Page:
Features of the Journal
JHPS pledges for open reviews of articles as they increase trust in research, empowers researchers across the globe, and provide extensive feedback to authors to improve their manuscripts.
- Articles submitted to JHPS are available to the public shortly after submission in an incubator area, open for comments (an initial check of validity will be made).
- Anyone will be granted permission to comment on the submitted article.
- Comments and suggested changes are annotated publicly which encourages honest feedback and enables the reviewers to gain acknowledgment acknowledgement of sophisticated reviews and contributions to the article.
JHPS recognizes the dynamics of research and ensures that accepted research articles are non-static and can improve over time.
- Papers accepted to the journal remain open for comments, allowing the public to provide feedback after acceptance.
- Authors can incorporate feedback and update their article providing minor revisions1.
- The minor and open reviews lead to a community-provided shepherding of the paper with rapid publication.
- Additional insight and references to follow-up publications and projects can be added after acceptance.
JHPS pledges for replicable and reproducible research. JHPS brings reproducibility and validationof experiments into the digital age by enabling experiments to be digitally reproduced. Experiments and analysis must be documented so that it can be automatically reproduced as much as possible.
- Submissions include a Git repository containing description and scripts for generating the analysis results from raw experimental observation.
- Submissions also include scripts that allow rerunning the experiments.
- JHPS recognizes different levels of reproducibility:
- Silver: Analysis workflow is reproducible
- Gold: Experimental and analysis workflow is reproducible but the access to the test environment is restricted
- Platin: Experimental and analysis workflow is reproducible; the machine the experiments are run is widely accessible to researchers for at least 1 year after acceptance
Open Access and Permissive Copyright
JHPS is committed to the ethics of open access and the goals of the Virtual Institute for I/O to support researchers worldwide. JHPS ensures that scientific knowledge gained by public funding is accessible worldwide and free of charge for authors and readers.
- JHPS does not charge for publications.
- Authors retain the copyright on their works.
- Authors must agree to the open access scheme for accepted manuscripts.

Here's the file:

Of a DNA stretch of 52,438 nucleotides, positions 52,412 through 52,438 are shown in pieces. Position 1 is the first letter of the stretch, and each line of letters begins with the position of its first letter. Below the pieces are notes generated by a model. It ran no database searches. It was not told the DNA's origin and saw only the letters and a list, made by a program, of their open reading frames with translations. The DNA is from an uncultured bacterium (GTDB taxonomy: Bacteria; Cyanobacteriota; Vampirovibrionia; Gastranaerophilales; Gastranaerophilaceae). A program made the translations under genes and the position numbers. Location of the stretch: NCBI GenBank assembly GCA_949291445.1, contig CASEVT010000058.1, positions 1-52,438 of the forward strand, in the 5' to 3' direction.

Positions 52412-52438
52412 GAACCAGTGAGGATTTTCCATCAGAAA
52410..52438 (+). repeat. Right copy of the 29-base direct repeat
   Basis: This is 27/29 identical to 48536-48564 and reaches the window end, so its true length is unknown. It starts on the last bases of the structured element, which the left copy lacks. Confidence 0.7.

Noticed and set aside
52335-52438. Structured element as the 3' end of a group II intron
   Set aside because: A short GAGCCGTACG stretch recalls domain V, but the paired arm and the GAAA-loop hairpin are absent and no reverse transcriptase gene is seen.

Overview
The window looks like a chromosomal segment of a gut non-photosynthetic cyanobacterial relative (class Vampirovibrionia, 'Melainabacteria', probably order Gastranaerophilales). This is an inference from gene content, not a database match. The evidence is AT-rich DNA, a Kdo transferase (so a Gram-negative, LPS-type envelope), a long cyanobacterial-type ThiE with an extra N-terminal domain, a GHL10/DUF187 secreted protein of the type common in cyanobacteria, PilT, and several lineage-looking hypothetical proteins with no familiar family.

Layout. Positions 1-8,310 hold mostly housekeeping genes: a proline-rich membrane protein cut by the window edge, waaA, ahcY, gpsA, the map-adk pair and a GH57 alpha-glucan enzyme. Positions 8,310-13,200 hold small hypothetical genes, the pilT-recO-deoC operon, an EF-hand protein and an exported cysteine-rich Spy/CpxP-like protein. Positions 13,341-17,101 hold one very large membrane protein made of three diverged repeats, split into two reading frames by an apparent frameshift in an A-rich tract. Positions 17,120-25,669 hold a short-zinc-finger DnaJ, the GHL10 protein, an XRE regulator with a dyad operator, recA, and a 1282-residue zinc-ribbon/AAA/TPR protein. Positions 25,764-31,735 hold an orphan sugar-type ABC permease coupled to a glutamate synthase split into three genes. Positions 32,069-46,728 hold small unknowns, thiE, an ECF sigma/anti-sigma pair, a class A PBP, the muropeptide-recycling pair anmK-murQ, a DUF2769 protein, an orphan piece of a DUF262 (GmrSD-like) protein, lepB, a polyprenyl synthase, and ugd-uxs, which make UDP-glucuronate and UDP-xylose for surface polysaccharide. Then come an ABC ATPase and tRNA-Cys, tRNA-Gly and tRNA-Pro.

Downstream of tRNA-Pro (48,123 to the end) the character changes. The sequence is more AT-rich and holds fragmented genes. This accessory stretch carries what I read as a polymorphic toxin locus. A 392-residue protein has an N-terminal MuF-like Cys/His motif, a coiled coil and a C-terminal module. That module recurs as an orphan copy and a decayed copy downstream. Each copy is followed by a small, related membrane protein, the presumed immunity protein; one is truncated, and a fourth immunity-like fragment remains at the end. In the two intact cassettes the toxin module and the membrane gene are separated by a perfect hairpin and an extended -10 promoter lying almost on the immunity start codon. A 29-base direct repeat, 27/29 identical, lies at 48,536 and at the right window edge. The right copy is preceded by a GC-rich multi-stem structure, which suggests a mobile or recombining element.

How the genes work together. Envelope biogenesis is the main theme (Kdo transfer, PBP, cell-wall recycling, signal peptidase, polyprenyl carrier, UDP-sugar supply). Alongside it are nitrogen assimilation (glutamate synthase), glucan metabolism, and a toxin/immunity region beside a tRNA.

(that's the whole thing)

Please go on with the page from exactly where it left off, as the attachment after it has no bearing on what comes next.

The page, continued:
Dr. Kunkel is a Professor in High-Performance Computing at the Unversity of Göttingen, Deputy Head of the GWDG and group leader of the working group Computing. He manages several research projects revolving around HPC and particularly HPC storage. He is co-founder of the IO-500 storage list. Julian gained interest in the topic of HPC storage in 2003, during his studies of computer science.
- performance analysis
- management of cluster systems
- data reduction techniques
- software engineering
Jean-Thomas obtained his Ph. D in 2000 from CEA, DAM (French Atomic Commission, Military Dept.) and University of Versailles (France). After spending 2 years at Intel Compiler group in Santa Clara, he worked for the University of Versailles and CEA. Jean-Thomas was one of the founding members of the Exascale Research Centre, a joint lab between Intel, CEA and University of Versailles, heading the performance group. Jean-Thomas actively participated in the development of DDN’s Advanced Technology Center in France where he’s heading a Research group. Jean-Thomas is the coordinator of the Evolve ICT-11 EU project.
Suren Byna is a Staff Scientist in the Scientific Data Management (SDM) Group in CRD at LBNL. His research interests are in scalable scientific data management. More specifically, he works on optimizing parallel I/O and on developing systems for managing scientific data. He is the PI of the USA’s Exascale Computing Project (ECP) funded ExaIO project (previously ExaHDF5), and ASCR funded object-centric data management systems (Proactive Data Containers - PDC) and experimental and observational data management (EOD-HDF5) projects.
Adrian Jackson is a Senior Research Fellow at EPCC, the supercomuting centre at the University of Edinburgh. He works with a range of end-user scientists on optimising, porting, and scaling applications on high performance computers. He also works on research to optimise I/O for parallel applications, including is part of the EC funded NEXTGenIO project, bringing non-volatile memory to HPC systems, and as part of the SAGE2 project working on advanced object stores for computational simulation and machine learning.